I used to think that the concept of team identities was a bit of a joke. While I respected that players could develop chemistry by playing alongside each other for an extended period of time and learning each other’s habits, I thought the notion of an entire team being “gritty” (or “flashy” or what have you) was just a convenient metaphor that could easily be applied to a collective performance in hindsight. There were too many facets of team performance to possibly characterize an entire team. There was not enough consistency between performances for a sweeping characterization to be accurate.
There was something unique about Easterns 2013: something that highlighted the existence, value, and development of team identity. I saw teams repeatedly rise and fall to occasions. I saw teams mount comebacks, collapse under pressure, and blow leads. Here’s what I learned about identities in Wilmington.
UCF – A First Half Team
Coach Andrew Roca has done a phenomenal job in transitioning from player to coach and bringing UCF onto the national stage. He’s recognized the potential in this year’s returners and been unafraid to mix up line combinations and player responsibilities.
At Easterns, Roca’s game planning and line calling led his team to hot starts against Carleton (8-2), Oregon (5-1), and others. Mike Hickson snagged Callahans, and Mike Ogren rarely had to lead the O-line onto the field. But something prevented the Dogs from sustaining their energy, focus, and pressure for a full game. Carleton won the second half against UCF 9-7, and Oregon surged back from a deficit to force the drenched quarterfinal matchup to double-game point. UCF could not even find the energy and focus it showed in other games when it squared off against Ohio.
Roca admitted to Ultiworld that his team ran out of gas in it the finals against Minnesota (a game in which the Dogs blew a lead). I’d argue that UCF ran out of gas in nearly every game it played this weekend. UCF was incapable of sustaining pressure against Oregon, Carleton, Minnesota, and even North Carolina—it let opponents creep back, and in turn, made its life harder.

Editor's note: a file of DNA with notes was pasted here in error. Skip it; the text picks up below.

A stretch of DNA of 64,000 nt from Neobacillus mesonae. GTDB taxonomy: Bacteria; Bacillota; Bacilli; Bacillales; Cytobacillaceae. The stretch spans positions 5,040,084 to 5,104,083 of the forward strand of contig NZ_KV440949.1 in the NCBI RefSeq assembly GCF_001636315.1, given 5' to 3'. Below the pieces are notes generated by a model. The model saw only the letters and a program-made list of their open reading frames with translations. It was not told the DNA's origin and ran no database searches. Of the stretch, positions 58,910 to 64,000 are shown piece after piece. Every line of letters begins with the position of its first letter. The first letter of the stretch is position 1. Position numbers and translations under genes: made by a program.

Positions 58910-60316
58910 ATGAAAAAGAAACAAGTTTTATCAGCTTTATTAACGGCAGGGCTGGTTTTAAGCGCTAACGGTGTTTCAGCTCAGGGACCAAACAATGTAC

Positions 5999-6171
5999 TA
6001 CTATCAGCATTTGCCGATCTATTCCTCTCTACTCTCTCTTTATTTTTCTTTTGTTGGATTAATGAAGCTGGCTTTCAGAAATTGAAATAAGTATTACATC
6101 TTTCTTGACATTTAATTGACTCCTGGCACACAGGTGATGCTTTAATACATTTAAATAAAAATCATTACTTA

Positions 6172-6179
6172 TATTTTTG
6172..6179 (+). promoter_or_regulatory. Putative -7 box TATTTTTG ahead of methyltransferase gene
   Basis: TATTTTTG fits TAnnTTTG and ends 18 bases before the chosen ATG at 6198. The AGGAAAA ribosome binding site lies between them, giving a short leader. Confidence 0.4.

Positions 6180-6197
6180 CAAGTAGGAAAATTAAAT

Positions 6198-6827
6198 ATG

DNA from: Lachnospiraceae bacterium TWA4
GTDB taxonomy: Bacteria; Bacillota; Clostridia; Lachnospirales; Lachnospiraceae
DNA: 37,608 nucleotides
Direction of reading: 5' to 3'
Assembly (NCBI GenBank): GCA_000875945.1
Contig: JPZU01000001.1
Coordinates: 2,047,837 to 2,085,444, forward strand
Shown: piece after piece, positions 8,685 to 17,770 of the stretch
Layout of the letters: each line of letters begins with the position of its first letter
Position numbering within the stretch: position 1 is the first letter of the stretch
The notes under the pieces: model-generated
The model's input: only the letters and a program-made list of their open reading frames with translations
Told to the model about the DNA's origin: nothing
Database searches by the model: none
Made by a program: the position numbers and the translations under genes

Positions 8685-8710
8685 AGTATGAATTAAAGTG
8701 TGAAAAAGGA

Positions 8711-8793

Inside Breaks editor Jonathan Neeley asked me if I thought this assertion was all rendered wrong by the Dogs’ finals berth and showing. I definitely think there’s value in UCF’s exceptional record at Easterns—but I bet the team leadership is more concerned and possibly puzzled by its inability to put together a complete performance. It’s the team’s most glaring weakness right now. UCF may have learned how to hang on, and ugly wins can certainly build character—but I don’t think that’s what this team wanted from this weekend. I think it knows it can do more, and I’m excited to see how Roca approaches this challenge.
UNC – The Comeback Kids
When Darkside traveled to Stanford, the team endured a double-game-point loss to defending champion Pittsburgh En Sabah Nur (more on them later). Drained from the loss, Darkside appeared to put up a less than stellar effort in a 13-8 pre-quarterfinal loss to Colorado Mamabird that knocked Darkside out of championship bracket contention.
UNC found itself in a very similar situation at Easterns. The Wisconsin Hodags had just handed Darkside another double-game-point loss (for the country to view on NexGen, no less), and Darkside was forced to battle through a pre-quarterfinal matchup against a dangerous Florida squad (dangerous in the sense of possibly being overlooked or underestimated, not unlike Colorado has been since its 2011 semifinals run).
Florida took half 8-5 on Darkside, and it looked as though recent history would repeat itself. But inspired defensive play from Jon Nethercutt and, without question, some strategic adjustments from Coach Mike DeNardis helped UNC grind in the second half. UNC completed a rousing 10-4 comeback run, toppling Florida 15-12.